Is the new oil boom going to make you rich?
If you own mineral rights to your home, there may be an unexpected paycheck in your future – but for the rest of us, America's new horizontal drilling and hydraulic fracturing technologies could mean relief from oil cartel boycotts, fuel shortages and high prices at the gas pump. However, not everybody is happy about it.
Independent driller Jimmy Reliford says it doesn’t take large amounts of money or knowledge to win at the oil drilling game, either. “The United States is the Saudi Arabia of natural gas, and we need to be drilling here in America, and we need to be independent,” he said. “There’s enough in North Dakota, Wyoming and Montana that maybe one day we won’t need foreign oil.”
There’s been “a lot of attention on the jobs and businesses being created due to America’s shale energy revolution,” writes Mark J. Perry for the American Enterprise Institute, “but there hasn’t always been a lot of attention paid to the ‘staggering wealth’ that is being created from the billions of dollars in royalties being paid to the fortunate landowners in oil and gas-producing states. The shale revolution has undoubtedly created thousands of new millionaires in Texas, North Dakota and Pennsylvania since the shale revolution started five years ago, and that’s another reason that the local economies in dozens of America’s oil and gas patches are booming. Welcome to America’s millionaire-creating energy miracle.”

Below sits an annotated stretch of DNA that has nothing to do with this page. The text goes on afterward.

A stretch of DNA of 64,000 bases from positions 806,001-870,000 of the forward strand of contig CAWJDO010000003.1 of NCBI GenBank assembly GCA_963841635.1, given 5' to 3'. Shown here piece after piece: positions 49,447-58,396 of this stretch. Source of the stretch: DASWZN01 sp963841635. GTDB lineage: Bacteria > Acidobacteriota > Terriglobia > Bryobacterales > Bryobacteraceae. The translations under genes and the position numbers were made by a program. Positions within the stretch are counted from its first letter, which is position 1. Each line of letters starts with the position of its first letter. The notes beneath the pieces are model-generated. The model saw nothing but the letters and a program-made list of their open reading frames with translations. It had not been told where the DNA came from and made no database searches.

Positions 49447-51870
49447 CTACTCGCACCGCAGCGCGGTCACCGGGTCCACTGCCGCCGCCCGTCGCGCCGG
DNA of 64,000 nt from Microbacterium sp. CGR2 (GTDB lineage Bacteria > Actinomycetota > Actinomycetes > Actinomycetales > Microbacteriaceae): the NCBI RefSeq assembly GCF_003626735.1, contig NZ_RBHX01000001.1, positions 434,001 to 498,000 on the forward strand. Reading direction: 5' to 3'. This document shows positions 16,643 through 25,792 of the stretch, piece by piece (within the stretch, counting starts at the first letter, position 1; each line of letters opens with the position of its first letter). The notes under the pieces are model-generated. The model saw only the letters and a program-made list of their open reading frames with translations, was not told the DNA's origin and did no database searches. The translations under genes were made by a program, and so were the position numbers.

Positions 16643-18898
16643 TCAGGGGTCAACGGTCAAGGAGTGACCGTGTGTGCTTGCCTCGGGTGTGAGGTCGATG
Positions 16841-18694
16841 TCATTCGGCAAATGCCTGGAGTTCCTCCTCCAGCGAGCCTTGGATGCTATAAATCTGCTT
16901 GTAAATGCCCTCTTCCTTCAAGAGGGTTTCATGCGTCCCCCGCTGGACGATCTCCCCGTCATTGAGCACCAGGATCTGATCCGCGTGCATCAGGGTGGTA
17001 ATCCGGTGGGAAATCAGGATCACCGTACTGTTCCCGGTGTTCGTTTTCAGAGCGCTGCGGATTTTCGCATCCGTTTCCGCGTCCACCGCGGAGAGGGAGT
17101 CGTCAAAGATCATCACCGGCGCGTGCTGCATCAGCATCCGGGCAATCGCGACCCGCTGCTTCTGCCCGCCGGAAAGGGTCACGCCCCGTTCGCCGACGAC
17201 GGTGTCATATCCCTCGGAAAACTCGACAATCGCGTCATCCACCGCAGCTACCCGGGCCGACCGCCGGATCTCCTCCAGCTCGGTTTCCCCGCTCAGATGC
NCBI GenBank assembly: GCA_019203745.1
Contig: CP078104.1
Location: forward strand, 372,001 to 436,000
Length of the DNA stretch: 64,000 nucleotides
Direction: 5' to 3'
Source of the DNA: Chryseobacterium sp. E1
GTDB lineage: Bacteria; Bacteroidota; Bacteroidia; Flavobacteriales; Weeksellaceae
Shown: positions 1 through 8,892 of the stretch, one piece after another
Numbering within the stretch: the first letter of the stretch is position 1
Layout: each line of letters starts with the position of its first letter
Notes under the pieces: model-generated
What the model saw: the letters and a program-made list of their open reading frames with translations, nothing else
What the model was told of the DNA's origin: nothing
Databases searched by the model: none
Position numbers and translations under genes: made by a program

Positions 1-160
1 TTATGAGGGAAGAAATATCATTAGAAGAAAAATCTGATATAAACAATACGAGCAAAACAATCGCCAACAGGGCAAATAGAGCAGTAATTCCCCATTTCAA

“Because of these new processes, Goldman Sachs predicts that in just five years, the U.S. could pass Saudi Arabia and Russia as the world’s largest oil producer,” report Whitman and Alfonsi. “Finally, a decades-old dream, talked about by every U.S. president since Richard Nixon, seems possible – energy independence.”
The boom is still creating as many as 2,000 millionaires a year in North Dakota, said Bruce Gjovig, founder of the Center for Innovation at the University of North Dakota. Many oil region residents receive $50,000 or $60,000 a month in oil royalties and some more than $100,000, said David Unkenholz, a senior trust officer at First International Bank & Trust in Watford City.
“Shale energy has been a game changer for economic growth,” Stephanie Catarino Wissman, executive director of the Associated Petroleum Industries of Pennsylvania, told The DC Caller. “Hydraulic fracturing provided $62 billion in additional government revenue in 2012 and will provide more than $111 billion in 2020. 1.7 million jobs are currently supported by unconventional oil and natural gas activity, and that number grows to some 2.5 million jobs in 2015, 3 million jobs in 2020, and 3.5 million jobs in 2035.”